Julie Brown: I ran into my girlfriend that I hadn’t seen in months and she looked amazing. She said she lost 20 lbs doing a 12 week fitness program. I was so impressed. She invited me to go watch her do a Bikini Competition. It wasn’t until I went to an NPC show that I got serious. It was like a switch was turned on. I thought it’s never too late to be what I “Might Have Been” I’m 53 years old, I can do this. I followed what motivational speaker Jim Rohn said, “If you really want to do something you will find a way. If you don’t, you’ll find an excuse.” My girlfriend told me about her trainer Annie Lewis. After I looked into who Annie was and how good she is, I signed up to have her as my trainer. With Annie’s help, I weighed 160 lbs and in twelve weeks lost 30 lbs.
Examiner: Do you have a favorite way to kick start the morning?
Julie Brown: I am not a morning person and when I was training, I learned the value of adding nutrition to your body. (I never ate breakfast), but I did learn that you need to jump start your metabolism and eat. So now, I start out with a hot cup of decaf coffee, a protein shake and oatmeal.
Examiner: How many shows have you competed in and do you remember where you placed in the competition(s)?
Julie Brown: My very first show was the Gladiators Classic 2014 Masters bikini over 35 and I took 5th place. My Second show was NPC Northern Classic in 2014 where I placed 2nd place bikini in the over 50 class. I’m now bulking for Emerald Cup 2015 in May.
Examiner: Dieting is a major part of a bodybuilder’s daily routine. If someone spent the day with you what would they see you eating?
Julie Brown: A lot! I am on a bulking plan right now so I’m consuming around 2300 calories a day. The key to this is prepping and packing your food with you everywhere you go so you are not tempted to grab a trigger food. I consume 6 meals a day all weighed out and individually packed. I pack raw yams, chicken, tilapia, flank steak, brown rice, broccoli, sweet potatoes, protein shakes, berries and almonds and peanut butter
Examiner: Have you ever experienced carb depletion before any competition and if so, how have you overcome it?
Julie Brown: Quitting was never an option. You need to be 100% committed with the diet and the workout. I knew that I had to be accountable to my trainer, myself and the people that were going to see me on stage. At the age of 53, it can be very intimidating competing against an 18 year old, so I had better look like I belong there. I gained confidence every week. The more I worked out, the better I felt and looked. Also, the stage kept me committed. I just kept thinking of that prize. Right before a competition, we do what is called peak week. That was interesting, I finally got to eat something other than tilapia. I ate some white rice and drank very little water to make the muscles stand out.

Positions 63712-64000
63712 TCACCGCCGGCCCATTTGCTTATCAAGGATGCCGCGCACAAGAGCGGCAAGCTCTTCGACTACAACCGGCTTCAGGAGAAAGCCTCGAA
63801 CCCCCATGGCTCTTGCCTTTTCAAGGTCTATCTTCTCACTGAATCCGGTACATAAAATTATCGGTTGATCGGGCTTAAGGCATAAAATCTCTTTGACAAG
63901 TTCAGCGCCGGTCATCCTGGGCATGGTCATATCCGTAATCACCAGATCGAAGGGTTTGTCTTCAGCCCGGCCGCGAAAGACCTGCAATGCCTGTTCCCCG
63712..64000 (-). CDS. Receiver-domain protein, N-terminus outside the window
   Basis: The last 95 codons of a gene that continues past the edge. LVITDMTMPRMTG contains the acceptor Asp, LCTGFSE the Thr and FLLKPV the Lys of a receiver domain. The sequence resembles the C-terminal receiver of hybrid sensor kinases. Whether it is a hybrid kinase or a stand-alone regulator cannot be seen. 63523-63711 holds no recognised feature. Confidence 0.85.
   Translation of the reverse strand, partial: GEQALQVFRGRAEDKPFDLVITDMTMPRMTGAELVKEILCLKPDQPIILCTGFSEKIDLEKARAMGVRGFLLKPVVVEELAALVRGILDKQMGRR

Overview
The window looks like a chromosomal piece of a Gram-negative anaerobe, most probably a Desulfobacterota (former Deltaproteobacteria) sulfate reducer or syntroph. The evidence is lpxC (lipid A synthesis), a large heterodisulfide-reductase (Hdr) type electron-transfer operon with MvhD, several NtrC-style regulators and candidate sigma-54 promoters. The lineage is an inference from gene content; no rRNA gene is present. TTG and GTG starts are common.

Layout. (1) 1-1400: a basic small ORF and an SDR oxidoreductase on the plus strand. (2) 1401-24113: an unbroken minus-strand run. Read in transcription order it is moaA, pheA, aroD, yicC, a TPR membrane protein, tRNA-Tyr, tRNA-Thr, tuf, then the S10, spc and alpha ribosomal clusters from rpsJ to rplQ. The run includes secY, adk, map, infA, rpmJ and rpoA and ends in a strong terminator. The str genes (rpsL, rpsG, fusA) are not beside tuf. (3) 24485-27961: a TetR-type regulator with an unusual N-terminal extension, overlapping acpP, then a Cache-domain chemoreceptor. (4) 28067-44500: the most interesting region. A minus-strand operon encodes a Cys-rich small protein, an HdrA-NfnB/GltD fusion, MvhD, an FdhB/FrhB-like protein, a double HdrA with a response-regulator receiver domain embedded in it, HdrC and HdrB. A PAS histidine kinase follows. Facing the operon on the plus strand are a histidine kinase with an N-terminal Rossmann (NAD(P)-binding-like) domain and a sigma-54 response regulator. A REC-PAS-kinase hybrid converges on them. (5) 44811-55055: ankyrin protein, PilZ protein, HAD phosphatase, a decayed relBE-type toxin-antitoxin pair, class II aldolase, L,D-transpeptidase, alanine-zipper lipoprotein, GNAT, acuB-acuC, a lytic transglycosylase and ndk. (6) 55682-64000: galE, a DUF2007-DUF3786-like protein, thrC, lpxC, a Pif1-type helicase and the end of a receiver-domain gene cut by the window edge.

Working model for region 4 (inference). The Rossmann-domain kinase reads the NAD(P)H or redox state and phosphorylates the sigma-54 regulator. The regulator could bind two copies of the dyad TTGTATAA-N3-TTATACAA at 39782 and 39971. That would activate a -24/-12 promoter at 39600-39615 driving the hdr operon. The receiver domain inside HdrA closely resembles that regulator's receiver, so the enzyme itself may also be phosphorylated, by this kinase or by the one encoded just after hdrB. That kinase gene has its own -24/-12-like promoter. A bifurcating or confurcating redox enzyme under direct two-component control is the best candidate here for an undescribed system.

Examiner: If you ever do a max lifting day, what is the most you have lifted and what type of lift was it?
Julie Brown: I don’t do a max lifting day. Right now I’m doing a mini bulk plan so I lift as heavy as I can keeping in mind my back injury. I’m really focusing on glutes and legs right now.
Examiner: When you are posing on stage is there a certain time-frame that you have to hold that position and how hard is it to hold the position?
Julie Brown: Usually before a competition, they have a competitor meeting and go over the posing rules and where they want you on stage. Each show varies. I found that you want to hold a pose long enough to give the judges a good look. They will usually tell you when to take a new pose. It’s very tiring to hold poses. And it is harder than it looks. Most of the girls are shaking. You are popping that booty the whole time, it’s very unnatural.
Examiner: Do you have a posing coach or do you learn posing on your own?
Julie Brown: I started posing by watching videos but I felt I wanted feedback so I hired a professional coach Dianna Becker. She was amazing. Practice, practice, practice. Video tape yourself from a position that the judges will be seeing you. Usually down below the stage. It changes your whole look.
Examiner: If you train others, have you ever had a person that you trained and then they were on the same stage as you competing? Also if this has happened, how did you feel and how tough was it to outdo that person?
Julie Brown: I have never trained anyone but I have found that your rival will always push you to be better no matter if it’s a friend or a stranger.
Examiner: If you do train others, what age would you start working with a person?
Julie Brown: I work in Assisted Living. It feels good to have people come up to me of all ages and tell me that I have inspired them. My coworkers are always asking me to train them.
Examiner: Are you endorsed/sponsored by any company in the bodybuilding industry?
Julie Brown: Not at this time. I’m pretty novice still.
I would like to finish up though with letting people know that if you are told you cannot do things in life, prove those people wrong. If you start a program, keep with it. The results will pay off and your confidence and self-esteem will soar. I can help those that are just getting into the industry. I find that I may not be famous but I am successful. It just took me 50 years to get there. I also hope to inspire those who want to see themselves as a victor not a victim I am not what I have done. I am what I have overcome!